For Madrigal, it’s too late to prevent some of the debilitating long-term complications of diabetes, but he’s doing all he can — closely monitoring his diet, exercising on the stationary bike in his living room and following doctor’s orders. He’s lost 45 pounds. At his last checkup, his blood sugar had dropped to prediabetic levels.

Copyright 2013 Scripps Media, Inc. All rights reserved. This material may not be published, broadcast, rewritten, or redistributed.

Winners of the People’s Choice Awards 2011 announced

The LA  bash was teeming with stars voted for online by fans to win the People’s Choice Awards, which recognizes the people and work of popular culture.

Things couldn’t be going much better for Firework singer Katy Perry, who ended 2010 with a wedding and entered the New Year with a bang, lighting up the stage in a neon frock to accept two awards for Favourite Female Artists and Favourite Online Sensation. The 26-year-old singer, whose album Teenage Dream was a hit in the charts last year, thanked the crowd, saying: “I’ve had an incredible year.”

Katy later took to her Twitter to thank her fans: “OH MY WE WON TWO PEOPLES CHOICE AWARDS! Thank you SO much!”

“I really appreciate all ur continuous love & support! Remember u have the POWER!”

The People’s Choice Awards allows fans to vote for winners in categories spanning music, movies, TV and more.

Taylor Swift, whose whirlwind relationship with Jake Gyllenhaal recently came to a sudden halt, beat the likes of Keith Urban and Carrie Underwood to win the award for Favourite Country Artist. Elton John, who recently became a dad, presented the award to the 21 year old. “Congratulations to you, you are Dad now,” Taylor said, before adding how “honored” she was to be receiving the award from him.

And shrugging off death threats from jealous fans after being snapped kissing Justin Bieber, a glittering Selena Gomez took to the stage to accept her award for Best Breakthrough Artist.


Taylor Swift – Favourite Country Artist

Neil Patrick Harris – Favourite TV Comedy Actor

Conan O’Brien – Favourite Talk Show Host award

Jane Lynch – Favourite TV Comedy Actress

Adam Sandler – Favourite Comedic Star

Keeping Up With the Kardashians – Favourite TV Guilty Pleasure

[adsense]Twilight: Eclipse – Favourite Movie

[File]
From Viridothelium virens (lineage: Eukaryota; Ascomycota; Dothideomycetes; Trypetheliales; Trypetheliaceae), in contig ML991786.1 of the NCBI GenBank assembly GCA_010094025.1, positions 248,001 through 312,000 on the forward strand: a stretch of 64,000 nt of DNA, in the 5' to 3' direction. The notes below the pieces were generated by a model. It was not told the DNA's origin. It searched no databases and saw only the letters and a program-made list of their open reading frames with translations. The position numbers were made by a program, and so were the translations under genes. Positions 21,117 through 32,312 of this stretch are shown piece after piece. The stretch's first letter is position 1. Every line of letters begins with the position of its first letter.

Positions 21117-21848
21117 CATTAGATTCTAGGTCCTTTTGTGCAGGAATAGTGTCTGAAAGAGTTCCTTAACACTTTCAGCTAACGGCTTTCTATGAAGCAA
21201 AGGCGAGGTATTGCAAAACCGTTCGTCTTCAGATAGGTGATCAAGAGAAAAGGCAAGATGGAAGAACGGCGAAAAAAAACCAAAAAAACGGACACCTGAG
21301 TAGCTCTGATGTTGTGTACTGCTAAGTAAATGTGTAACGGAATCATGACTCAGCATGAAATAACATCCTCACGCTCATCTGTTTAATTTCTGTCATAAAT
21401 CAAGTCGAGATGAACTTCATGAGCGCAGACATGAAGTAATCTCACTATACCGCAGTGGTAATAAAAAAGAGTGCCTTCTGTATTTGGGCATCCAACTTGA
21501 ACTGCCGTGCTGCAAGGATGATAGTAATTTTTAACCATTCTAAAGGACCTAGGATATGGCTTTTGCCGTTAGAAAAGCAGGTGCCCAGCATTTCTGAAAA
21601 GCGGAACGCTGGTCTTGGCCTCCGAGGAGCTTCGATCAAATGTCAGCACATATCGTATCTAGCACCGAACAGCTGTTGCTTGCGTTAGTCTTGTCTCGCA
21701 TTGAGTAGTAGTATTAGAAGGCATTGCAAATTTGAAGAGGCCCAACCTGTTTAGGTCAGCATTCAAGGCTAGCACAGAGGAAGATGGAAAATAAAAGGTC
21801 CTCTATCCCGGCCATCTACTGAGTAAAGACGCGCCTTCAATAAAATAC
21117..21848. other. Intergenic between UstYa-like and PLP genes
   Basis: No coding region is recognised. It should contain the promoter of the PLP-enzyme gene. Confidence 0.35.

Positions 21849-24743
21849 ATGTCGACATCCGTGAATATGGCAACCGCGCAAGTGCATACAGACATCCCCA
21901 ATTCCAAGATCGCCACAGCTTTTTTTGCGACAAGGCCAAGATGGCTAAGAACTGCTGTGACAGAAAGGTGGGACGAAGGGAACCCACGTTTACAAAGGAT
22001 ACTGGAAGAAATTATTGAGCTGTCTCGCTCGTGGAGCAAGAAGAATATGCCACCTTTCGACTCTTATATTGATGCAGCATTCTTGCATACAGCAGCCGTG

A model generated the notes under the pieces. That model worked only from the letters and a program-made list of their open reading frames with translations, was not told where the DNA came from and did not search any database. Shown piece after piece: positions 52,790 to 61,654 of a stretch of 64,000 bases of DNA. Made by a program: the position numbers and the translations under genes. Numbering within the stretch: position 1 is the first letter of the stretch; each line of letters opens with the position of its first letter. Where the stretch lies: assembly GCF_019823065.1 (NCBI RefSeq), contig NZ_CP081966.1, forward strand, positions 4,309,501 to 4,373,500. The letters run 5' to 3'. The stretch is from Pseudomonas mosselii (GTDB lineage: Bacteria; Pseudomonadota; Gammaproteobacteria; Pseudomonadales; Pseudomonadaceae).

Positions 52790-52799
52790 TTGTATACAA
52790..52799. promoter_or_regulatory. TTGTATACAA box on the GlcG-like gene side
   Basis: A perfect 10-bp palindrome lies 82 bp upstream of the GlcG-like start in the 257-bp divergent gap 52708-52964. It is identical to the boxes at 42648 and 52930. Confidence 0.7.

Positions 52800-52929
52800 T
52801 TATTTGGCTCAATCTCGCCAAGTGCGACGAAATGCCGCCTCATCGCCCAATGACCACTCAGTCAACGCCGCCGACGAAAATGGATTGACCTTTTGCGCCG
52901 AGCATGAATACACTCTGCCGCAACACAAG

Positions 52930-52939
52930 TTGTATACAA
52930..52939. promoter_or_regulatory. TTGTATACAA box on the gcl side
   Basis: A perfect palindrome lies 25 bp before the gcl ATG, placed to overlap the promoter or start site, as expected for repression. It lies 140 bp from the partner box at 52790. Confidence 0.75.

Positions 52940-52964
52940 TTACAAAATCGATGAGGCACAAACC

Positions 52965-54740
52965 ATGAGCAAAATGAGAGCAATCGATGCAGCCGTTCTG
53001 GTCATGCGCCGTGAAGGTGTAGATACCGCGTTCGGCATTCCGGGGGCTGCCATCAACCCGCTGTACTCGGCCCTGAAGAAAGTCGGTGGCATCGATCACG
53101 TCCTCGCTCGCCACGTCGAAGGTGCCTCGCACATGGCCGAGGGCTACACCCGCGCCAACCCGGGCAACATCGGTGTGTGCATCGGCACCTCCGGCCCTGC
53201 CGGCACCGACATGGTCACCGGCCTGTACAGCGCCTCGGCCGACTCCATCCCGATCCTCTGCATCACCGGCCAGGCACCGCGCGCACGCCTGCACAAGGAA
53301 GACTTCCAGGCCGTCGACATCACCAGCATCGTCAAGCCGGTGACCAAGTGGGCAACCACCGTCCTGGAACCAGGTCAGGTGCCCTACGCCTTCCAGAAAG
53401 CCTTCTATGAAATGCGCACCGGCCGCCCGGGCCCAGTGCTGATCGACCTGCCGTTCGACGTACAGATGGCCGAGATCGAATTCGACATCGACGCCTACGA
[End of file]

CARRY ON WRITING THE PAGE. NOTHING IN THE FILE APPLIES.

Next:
Johnny Depp – Favourite Movie Actor

Kristen Stewart – Favourite Movie Actress

Grown Ups – Favourite Comedy Movie

Hawaii Five-O – Favourite New TV Drama

Zac Efron – Favourite Movie Star Under 25

S#*! My Dad Says – Favourite New TV Comedy

Katy Perry – Favourite Female Artist

Selena Gomez & the Scene – Favourite Breakout Artist

Katy Perry – Favourite Online Sensation

Dexter – Favourite TV Obsession

Glee – Favourite TV Comedy

House – Favourite TV Drama

Zac Efrom took home the award for Favourite Movie Star Under 25. Read here about his break-up with Vanessa Hudgens.

If you missed your chance to vote this year, then remember how easy it is for next year. All you have to do is select your favorite category here and click on the nominee to submit your choice.

Images: PR Photos

Google doodle celebrates 2011 with fireworks and roman numerals

Google put on its party boots and rang into the new year with a new doodle featuring the Roman numerals MMXI (2011), surrounded by images of  fireworks.

Doodles, the creative changes that are made to the Google logo to celebrate holidays, birthdays and the lives of famous people on the Google homepage, have made using the search engine a colourful and often smile-inducing experience.

Last year was a particular good year for doodles, and we have seen the search engine celebrate everything from Jane Austen’s 235th anniversary to the Flintstones 50th anniversary and the discovery of x-rays.

And, according to Wall Street Journal, Google went full out when it came to the festive season and creating the Christmas Google doodle: it took five artists, 6 months and 250 hours to create it and two and a half days later it was down again.

Google clearly wasn’t the the only one celebrating last night. If you’re suffering from a night of excess, read here about celebrities and their hangover cures.

Read here about Google’s Christmas doodle.